March 21, 2007
'Poetries' Symposium Aims To Expand Definition Of Poetry
Poetry isn't necessarily highbrow art. Lyrics to a rock song could be poetic. So could the "Roto Rooter" jingle. Or even a cheer at a football game.
"A Poetries Symposium" April 5-7 at the University of Iowa aims to expand people's understanding of what constitutes poetry. The free, public conference features a series of talks by scholars from the UI and other institutions.
"Poetries" will encourage participants to think of poetry as a wide range of cultural and language phenomena, not just the masterpieces one might study in English class. Poetic texts exist in unexpected places, like greeting cards or scrapbooks, on posters, or in messages read at weddings. Such poetry has value, even if it wouldn't make a poetry anthology or a discussion of great art, said Mike Chasar, a UI graduate student in English and co-organizer of the event.
"These other poetries affect how we see the world, help us form communities and relationships and influence how we use and think about language," Chasar said. "If scholars can write about 'Star Trek,' romance novels, and 'Buffy the Vampire Slayer' - which they certainly have done - then why not about a full range of the way poetic language affects us as well?"
"One aim of the conference is to bring together what have been, until now, the largely disparate fields of cultural studies and the reading of poetry," said Dee Morris, professor of English in the UI College of Liberal Arts and Sciences (CLAS) and co-organizer of the event. "By focusing on 'poetries' rather than 'poetry,' we aim to challenge the limits and expand the scope of both fields."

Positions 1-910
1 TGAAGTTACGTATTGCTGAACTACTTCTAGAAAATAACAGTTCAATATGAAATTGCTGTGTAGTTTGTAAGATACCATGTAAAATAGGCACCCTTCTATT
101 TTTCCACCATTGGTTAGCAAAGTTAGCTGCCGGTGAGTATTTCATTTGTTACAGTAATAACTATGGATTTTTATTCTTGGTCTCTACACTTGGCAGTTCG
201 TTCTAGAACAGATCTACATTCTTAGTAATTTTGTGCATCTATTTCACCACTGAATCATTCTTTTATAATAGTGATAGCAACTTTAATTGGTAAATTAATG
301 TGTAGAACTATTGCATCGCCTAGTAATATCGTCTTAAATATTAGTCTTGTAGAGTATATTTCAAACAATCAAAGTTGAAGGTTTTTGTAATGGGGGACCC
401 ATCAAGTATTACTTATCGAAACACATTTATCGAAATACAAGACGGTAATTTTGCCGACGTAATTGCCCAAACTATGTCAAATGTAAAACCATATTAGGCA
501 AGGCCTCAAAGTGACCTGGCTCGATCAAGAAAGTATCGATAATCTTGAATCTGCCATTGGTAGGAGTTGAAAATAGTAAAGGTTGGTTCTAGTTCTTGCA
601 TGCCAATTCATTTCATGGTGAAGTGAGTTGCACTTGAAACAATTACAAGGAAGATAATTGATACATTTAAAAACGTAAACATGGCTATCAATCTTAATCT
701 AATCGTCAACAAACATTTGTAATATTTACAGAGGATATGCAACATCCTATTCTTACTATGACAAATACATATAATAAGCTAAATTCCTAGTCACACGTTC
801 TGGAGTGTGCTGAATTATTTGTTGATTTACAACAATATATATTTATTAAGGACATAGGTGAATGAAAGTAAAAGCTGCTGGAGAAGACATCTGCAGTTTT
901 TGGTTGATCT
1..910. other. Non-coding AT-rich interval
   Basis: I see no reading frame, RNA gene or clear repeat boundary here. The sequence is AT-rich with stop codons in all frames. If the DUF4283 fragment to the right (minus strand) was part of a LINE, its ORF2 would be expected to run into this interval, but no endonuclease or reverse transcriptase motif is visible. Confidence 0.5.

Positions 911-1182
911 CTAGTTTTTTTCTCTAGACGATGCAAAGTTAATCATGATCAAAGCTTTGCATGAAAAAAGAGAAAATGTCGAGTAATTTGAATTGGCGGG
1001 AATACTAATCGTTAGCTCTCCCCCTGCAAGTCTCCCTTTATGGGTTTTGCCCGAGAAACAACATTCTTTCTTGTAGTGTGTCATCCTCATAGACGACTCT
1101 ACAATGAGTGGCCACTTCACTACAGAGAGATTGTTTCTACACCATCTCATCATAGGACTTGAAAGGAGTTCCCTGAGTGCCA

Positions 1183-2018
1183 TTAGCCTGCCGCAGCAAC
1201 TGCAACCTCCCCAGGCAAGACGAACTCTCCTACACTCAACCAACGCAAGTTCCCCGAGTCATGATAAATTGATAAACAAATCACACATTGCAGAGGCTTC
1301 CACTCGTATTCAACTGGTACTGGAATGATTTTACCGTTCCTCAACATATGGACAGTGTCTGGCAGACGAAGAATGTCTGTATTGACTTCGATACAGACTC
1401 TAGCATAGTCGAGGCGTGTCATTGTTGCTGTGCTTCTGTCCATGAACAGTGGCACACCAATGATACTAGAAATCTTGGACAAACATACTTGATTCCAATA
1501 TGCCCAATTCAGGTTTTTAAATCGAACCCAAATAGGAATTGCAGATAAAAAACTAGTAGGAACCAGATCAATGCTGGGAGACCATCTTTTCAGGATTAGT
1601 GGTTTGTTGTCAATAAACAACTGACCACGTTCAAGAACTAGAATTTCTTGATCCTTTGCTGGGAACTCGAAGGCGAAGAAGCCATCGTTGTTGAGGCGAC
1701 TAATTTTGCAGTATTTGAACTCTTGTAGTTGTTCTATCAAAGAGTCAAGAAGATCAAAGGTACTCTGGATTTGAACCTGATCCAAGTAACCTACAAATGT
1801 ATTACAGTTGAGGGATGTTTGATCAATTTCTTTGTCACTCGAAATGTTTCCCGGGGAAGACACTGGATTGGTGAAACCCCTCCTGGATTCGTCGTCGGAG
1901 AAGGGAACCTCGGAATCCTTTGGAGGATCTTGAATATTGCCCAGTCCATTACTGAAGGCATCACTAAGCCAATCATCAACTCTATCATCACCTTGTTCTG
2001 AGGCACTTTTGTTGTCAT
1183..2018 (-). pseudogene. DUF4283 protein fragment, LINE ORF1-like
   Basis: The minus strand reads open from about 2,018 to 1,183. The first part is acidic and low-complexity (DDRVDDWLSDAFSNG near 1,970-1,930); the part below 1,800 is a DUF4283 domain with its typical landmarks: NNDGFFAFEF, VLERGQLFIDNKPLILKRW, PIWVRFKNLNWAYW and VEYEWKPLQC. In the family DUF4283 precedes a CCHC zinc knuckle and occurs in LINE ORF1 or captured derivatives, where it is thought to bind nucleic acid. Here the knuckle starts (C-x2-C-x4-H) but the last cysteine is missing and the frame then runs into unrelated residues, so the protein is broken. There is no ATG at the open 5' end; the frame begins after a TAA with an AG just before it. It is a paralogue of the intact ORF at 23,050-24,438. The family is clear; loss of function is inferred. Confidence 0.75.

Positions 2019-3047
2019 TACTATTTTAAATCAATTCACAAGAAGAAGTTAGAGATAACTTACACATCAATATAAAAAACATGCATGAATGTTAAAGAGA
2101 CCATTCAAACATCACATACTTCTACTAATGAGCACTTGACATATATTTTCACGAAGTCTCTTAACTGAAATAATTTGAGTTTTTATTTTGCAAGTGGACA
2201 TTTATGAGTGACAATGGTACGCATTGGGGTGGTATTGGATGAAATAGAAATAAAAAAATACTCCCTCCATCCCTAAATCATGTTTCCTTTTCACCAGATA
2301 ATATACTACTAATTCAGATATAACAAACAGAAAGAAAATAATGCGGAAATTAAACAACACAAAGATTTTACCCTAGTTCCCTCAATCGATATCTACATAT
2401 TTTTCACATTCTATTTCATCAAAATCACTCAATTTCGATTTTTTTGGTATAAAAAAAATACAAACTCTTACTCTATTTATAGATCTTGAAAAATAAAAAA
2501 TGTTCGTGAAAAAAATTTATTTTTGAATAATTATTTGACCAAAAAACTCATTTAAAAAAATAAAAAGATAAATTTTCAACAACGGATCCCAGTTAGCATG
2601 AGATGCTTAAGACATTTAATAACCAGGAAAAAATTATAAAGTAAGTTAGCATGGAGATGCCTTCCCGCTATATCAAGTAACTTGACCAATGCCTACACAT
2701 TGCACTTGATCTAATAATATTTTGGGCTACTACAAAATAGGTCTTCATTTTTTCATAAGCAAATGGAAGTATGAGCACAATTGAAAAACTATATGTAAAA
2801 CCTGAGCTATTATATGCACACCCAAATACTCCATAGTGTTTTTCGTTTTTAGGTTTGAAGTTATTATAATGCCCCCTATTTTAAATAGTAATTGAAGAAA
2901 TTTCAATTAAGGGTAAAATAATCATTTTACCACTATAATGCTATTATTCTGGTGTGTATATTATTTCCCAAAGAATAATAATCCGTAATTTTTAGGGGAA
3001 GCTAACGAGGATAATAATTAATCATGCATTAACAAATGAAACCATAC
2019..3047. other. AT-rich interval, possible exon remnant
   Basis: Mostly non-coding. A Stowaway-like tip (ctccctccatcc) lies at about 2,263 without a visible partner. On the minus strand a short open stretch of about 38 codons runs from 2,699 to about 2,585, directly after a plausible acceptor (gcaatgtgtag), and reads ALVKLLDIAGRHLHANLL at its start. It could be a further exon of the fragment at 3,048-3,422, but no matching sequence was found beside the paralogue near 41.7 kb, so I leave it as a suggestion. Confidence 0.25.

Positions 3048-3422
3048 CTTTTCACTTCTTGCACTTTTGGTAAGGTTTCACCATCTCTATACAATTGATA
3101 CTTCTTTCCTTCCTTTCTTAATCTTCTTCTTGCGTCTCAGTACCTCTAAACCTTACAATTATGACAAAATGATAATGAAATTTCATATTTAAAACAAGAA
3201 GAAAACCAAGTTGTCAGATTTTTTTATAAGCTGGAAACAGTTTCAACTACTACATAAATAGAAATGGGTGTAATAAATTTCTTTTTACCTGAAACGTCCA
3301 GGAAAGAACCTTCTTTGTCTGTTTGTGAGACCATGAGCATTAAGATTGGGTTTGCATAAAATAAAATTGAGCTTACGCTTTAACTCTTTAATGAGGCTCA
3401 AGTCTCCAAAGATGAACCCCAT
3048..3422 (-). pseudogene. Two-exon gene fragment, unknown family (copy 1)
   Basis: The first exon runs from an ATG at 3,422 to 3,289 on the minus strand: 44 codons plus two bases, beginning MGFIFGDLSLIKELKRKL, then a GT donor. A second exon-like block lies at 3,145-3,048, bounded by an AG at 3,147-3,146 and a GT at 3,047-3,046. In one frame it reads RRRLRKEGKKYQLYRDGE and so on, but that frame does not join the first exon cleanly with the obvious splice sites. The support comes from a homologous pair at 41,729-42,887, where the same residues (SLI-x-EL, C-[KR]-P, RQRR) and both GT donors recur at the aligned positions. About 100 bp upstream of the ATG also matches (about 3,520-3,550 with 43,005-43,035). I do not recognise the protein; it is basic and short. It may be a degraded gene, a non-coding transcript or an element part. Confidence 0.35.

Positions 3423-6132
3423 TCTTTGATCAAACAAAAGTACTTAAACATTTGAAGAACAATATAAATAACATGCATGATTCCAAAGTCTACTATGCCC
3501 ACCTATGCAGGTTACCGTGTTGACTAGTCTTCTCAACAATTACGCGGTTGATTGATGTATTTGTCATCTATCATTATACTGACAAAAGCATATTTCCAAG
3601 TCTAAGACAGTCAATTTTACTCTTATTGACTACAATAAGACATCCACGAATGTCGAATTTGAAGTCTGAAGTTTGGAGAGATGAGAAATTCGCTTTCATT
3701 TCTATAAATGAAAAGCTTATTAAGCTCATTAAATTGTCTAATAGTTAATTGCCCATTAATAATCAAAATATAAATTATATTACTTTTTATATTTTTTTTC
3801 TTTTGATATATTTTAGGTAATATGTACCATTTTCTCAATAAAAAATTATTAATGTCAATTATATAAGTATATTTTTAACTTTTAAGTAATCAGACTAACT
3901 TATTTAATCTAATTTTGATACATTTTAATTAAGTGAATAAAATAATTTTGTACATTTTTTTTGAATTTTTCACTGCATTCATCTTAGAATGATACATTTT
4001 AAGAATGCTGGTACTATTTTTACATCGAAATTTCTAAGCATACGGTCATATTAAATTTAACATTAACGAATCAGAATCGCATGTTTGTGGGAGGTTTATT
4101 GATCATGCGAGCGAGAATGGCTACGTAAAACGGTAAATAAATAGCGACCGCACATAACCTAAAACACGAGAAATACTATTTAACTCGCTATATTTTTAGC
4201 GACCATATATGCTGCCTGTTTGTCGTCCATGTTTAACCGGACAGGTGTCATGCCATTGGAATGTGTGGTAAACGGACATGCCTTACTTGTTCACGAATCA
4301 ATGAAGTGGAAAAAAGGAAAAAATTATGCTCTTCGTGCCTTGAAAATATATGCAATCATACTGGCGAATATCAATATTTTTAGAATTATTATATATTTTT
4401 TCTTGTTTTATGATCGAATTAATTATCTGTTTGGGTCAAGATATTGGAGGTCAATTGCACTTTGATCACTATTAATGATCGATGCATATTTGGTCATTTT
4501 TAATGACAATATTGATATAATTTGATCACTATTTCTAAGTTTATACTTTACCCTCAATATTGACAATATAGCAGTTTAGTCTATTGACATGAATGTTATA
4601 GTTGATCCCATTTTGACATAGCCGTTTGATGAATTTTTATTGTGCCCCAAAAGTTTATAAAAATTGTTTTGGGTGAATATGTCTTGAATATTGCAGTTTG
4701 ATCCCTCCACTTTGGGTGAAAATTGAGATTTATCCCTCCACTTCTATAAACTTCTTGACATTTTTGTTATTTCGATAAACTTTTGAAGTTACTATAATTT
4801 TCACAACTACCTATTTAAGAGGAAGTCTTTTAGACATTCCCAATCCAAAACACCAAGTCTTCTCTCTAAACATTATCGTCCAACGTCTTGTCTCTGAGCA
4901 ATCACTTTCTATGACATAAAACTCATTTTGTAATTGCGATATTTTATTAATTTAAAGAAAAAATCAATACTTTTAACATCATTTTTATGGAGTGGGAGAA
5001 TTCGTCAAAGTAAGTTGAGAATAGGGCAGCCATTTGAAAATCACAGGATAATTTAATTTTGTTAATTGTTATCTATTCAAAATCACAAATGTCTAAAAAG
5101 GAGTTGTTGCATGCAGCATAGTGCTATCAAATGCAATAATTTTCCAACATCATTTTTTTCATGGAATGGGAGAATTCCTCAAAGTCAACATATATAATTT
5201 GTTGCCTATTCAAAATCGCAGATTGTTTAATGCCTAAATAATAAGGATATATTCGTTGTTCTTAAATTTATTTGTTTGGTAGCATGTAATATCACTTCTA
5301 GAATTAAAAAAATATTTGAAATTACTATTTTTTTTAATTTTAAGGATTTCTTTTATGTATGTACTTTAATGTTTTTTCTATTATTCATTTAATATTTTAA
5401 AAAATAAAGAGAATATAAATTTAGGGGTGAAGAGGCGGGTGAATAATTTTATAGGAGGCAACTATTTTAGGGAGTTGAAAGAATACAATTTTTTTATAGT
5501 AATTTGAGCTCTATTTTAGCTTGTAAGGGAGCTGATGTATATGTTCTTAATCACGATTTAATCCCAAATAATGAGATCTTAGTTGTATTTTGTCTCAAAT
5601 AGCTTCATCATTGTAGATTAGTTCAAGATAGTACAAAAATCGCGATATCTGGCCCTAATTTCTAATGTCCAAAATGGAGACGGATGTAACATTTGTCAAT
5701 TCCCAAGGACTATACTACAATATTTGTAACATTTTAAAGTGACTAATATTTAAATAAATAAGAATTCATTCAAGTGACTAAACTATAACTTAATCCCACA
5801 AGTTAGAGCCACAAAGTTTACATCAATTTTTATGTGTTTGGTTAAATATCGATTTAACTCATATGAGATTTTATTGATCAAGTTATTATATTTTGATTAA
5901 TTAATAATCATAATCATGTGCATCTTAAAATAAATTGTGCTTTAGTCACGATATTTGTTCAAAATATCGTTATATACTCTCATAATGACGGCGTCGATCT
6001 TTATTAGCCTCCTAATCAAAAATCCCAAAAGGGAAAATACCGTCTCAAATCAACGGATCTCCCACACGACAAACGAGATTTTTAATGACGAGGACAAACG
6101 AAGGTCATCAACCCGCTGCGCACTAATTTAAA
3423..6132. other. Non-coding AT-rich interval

At 7:30 p.m. Thursday, April 5, keynote speaker Cary Nelson will present "When Context Is All: The Specificity of Popular Poetry" in Gerber Lounge in the English Philosophy Building. Nelson is the Jubilee Professor of Liberal Arts and Sciences and a professor of English at the University of Illinois at Urbana-Champaign. He is also president of the American Association of University Professors. Nelson's books include "Repression and Recovery: Modern American Poetry and the Politics of Cultural Memory, 1910-1945,"and "Revolutionary Memory: Recovering the Poetry of the American Left." His next book, "When Death Rhymed: Poem Cards and Poetry Panics of the Great Wars" is forthcoming.
Several additional lectures will take place Friday, April 6.
At 1:30 p.m., James Sullivan will present "Poetry Broadsides: Looking at the Printed Poem, Holding It in Your Hands" in the Main Library, Room 2032. Sullivan teaches English at Illinois Central College. His interest is in American poetry of the mid- to late 20th century, especially poetry in unconventional publishing formats. Sullivan wrote a book titled "On the Walls and In The Streets: American Poetry Broadsides from the 1960s." He has also published articles on poets Gwendolyn Brooks and Robert Lowell.
At 2:45 p.m., Maria Damon will present "Poetry and Cultural Studies: (im)Plausible Pre-histories and Futures" in Gerber Lounge at the English Philosophy Building. Damon is an associate professor of English at the University of Minnesota. She is the author of many essays on poetry and poetics and the book "The Dark End of the Street: Margins in American Vanguard Poetry," and is co-editor of the forthcoming "Poetry and Cultural Studies: A Reader."
At 4 p.m., Robert von Hallberg will present "The Recovery of Sentiment in Popular U.S. Poetry of the 1940s and 1950s: Sinatra; Doo Wop" in Gerber Lounge at the English Philosophy Building. Von Hallberg is the Helen A. Regenstein Professor of English and Comparative Literature at the University of Chicago. His books include "Poetry, Politics, Intellectuals," "Literary Intellectuals and the Dissolution of the State" and "American Poetry and Culture, 1945-1980."
The conference also includes a panel discussion, luncheon sessions and a screening and discussion of the Frank Capra film "Mr. Deeds Goes to Town." For a complete schedule, visit http://english.uiowa.edu/poetries/symposium.
Sponsors include the Department of English, the Obermann Center for Advanced Studies, the Graduate College, the CLAS, the Project on the Rhetoric of Inquiry, the Center for the Book, the Department of American Studies, the Department of African-American Studies and the Campaign to Organize Graduate Students. Additional support was provided by the John C. Gerber and Roy J. Carver funds in the Department of English.